DCSIMG

Didn't they do well

ONCE again students have been proving they are the best with impressive A-level results out yesterday.

But it was not all smiles. Amid the sounds of jubilation some pupils missed out on the grades to get into their chosen university.,

“We have got one girl that has got an A and two Bs and can’t get in to university. “It is tougher than ever,” said Geoff Barton, headteacher at King Edward VI.

“In the past the universities had more leeway – I’ve tried through sweet talking or persuasion to get her in but without any luck. But these are difficult economic times, more and more people want to go to university so it has got a lot tighter,” he said.

Some 16 students gained three or more grade As and more than three quarter of grades achieved weres in maths and science.

Some 80 per cent of students achieved A-C passes and there was a total pass rate of 99.5 per cent.

Mr Barton said: “The result are a tribute to their hard work, the superb commitment of their teachers and the ongoing support of their parents.”

Pupils Jen Bullock, 18, from Fornham St Martin and Meg Burgess, 17 from Bury were also celebrating.

“I was predicted three Cs but got an A, B and C so I’m quite pleased. It means I can go to my first place university to become a teacher.”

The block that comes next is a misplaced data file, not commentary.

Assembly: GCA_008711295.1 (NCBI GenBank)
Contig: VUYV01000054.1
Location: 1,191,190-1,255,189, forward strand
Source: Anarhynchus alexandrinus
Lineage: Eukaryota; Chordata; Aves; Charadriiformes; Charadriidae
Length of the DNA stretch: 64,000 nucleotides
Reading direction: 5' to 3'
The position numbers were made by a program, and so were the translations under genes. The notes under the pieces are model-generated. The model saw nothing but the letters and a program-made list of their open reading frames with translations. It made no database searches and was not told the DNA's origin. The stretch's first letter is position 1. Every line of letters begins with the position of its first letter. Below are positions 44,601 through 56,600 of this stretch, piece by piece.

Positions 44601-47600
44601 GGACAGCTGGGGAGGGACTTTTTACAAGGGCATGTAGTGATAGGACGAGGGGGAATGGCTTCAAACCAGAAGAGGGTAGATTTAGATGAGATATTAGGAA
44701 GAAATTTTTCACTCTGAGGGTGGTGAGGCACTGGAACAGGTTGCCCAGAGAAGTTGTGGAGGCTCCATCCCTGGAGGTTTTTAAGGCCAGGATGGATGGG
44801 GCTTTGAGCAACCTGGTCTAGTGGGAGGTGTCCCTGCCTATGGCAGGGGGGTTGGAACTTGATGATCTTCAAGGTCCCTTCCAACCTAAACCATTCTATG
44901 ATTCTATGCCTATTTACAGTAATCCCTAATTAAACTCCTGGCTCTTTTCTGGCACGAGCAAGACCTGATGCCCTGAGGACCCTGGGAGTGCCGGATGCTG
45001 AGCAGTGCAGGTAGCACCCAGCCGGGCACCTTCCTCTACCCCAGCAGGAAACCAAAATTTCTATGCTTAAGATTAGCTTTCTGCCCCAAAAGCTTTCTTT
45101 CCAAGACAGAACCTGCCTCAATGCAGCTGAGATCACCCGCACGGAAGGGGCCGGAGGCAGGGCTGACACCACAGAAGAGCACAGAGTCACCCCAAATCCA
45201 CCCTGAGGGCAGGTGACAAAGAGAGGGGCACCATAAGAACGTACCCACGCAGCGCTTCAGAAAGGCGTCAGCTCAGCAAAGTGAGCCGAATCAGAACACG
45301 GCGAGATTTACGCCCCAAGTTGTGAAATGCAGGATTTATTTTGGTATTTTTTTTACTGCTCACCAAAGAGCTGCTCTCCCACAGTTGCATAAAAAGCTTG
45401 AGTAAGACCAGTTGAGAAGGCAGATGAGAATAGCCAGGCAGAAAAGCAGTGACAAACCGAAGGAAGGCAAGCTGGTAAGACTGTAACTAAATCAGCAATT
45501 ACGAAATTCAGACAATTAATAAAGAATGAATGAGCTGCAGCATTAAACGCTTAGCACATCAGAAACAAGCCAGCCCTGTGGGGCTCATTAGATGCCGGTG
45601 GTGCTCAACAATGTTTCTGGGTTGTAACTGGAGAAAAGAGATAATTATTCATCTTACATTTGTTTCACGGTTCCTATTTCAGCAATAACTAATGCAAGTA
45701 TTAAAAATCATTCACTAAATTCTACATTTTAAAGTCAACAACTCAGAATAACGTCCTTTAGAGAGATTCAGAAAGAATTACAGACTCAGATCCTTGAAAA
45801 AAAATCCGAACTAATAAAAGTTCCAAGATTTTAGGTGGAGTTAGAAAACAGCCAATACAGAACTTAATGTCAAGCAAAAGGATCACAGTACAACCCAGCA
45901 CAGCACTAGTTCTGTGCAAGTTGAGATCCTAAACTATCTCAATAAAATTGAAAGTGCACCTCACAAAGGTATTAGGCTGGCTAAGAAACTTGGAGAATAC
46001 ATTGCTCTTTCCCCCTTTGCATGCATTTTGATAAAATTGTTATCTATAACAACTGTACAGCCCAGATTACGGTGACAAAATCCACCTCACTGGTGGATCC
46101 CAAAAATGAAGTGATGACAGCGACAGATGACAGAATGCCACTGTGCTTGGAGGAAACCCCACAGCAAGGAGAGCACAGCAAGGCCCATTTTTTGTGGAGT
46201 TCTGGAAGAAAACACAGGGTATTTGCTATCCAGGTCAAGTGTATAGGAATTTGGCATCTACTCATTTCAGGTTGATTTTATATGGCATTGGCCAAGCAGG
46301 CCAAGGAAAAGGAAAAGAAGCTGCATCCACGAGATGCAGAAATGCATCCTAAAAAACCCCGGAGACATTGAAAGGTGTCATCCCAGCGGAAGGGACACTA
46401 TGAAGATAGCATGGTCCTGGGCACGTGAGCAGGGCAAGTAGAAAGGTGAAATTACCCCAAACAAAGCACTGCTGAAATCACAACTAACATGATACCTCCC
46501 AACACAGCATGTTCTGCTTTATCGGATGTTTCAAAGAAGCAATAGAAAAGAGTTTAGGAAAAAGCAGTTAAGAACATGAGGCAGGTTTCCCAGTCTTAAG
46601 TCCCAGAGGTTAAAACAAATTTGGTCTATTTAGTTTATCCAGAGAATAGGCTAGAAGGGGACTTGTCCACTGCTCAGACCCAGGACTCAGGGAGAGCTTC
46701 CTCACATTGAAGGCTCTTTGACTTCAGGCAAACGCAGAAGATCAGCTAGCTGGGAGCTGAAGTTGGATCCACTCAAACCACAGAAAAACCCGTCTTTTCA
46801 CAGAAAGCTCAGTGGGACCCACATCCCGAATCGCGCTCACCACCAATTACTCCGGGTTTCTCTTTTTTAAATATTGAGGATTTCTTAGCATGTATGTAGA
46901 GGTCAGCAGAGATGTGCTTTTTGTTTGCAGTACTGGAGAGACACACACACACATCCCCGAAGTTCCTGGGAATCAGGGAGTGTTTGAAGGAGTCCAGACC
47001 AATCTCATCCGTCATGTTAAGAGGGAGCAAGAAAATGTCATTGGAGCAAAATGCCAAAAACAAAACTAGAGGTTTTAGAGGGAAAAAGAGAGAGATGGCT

Meg, meanwhile, got an A and two Bs and will study criminology as she wants to join the police.

“You have got to be prepared for the worst but we worked hard so I think we deserved it,” she said.

County Upper was celebrating as a record five students – Catherine Harrison, Martha Rawlinson, Robbie Strachan, Alexander Whyte and Peter Wilcock – achieved places at Oxford and Cambridge.

Vicky Neale, headteacher, said: “The two issues in the news are the low level of entries in sciences, maths, further maths and modern foreign languages and the low numbers from comprehensive schools going to Cambridge and Oxford.

“I am delighted to say that almost 40 per cent of our entries are in those subjects and five students are off to Oxbridge colleges this year.”

Peter said: “It hasn’t really sunk it yet. It is only when I’m going off to university and I have all my luggage that it will sink in.”

The school’s pass rate was 99.5 per cent with 89 per cent achieving A-C grades.

 
 
 

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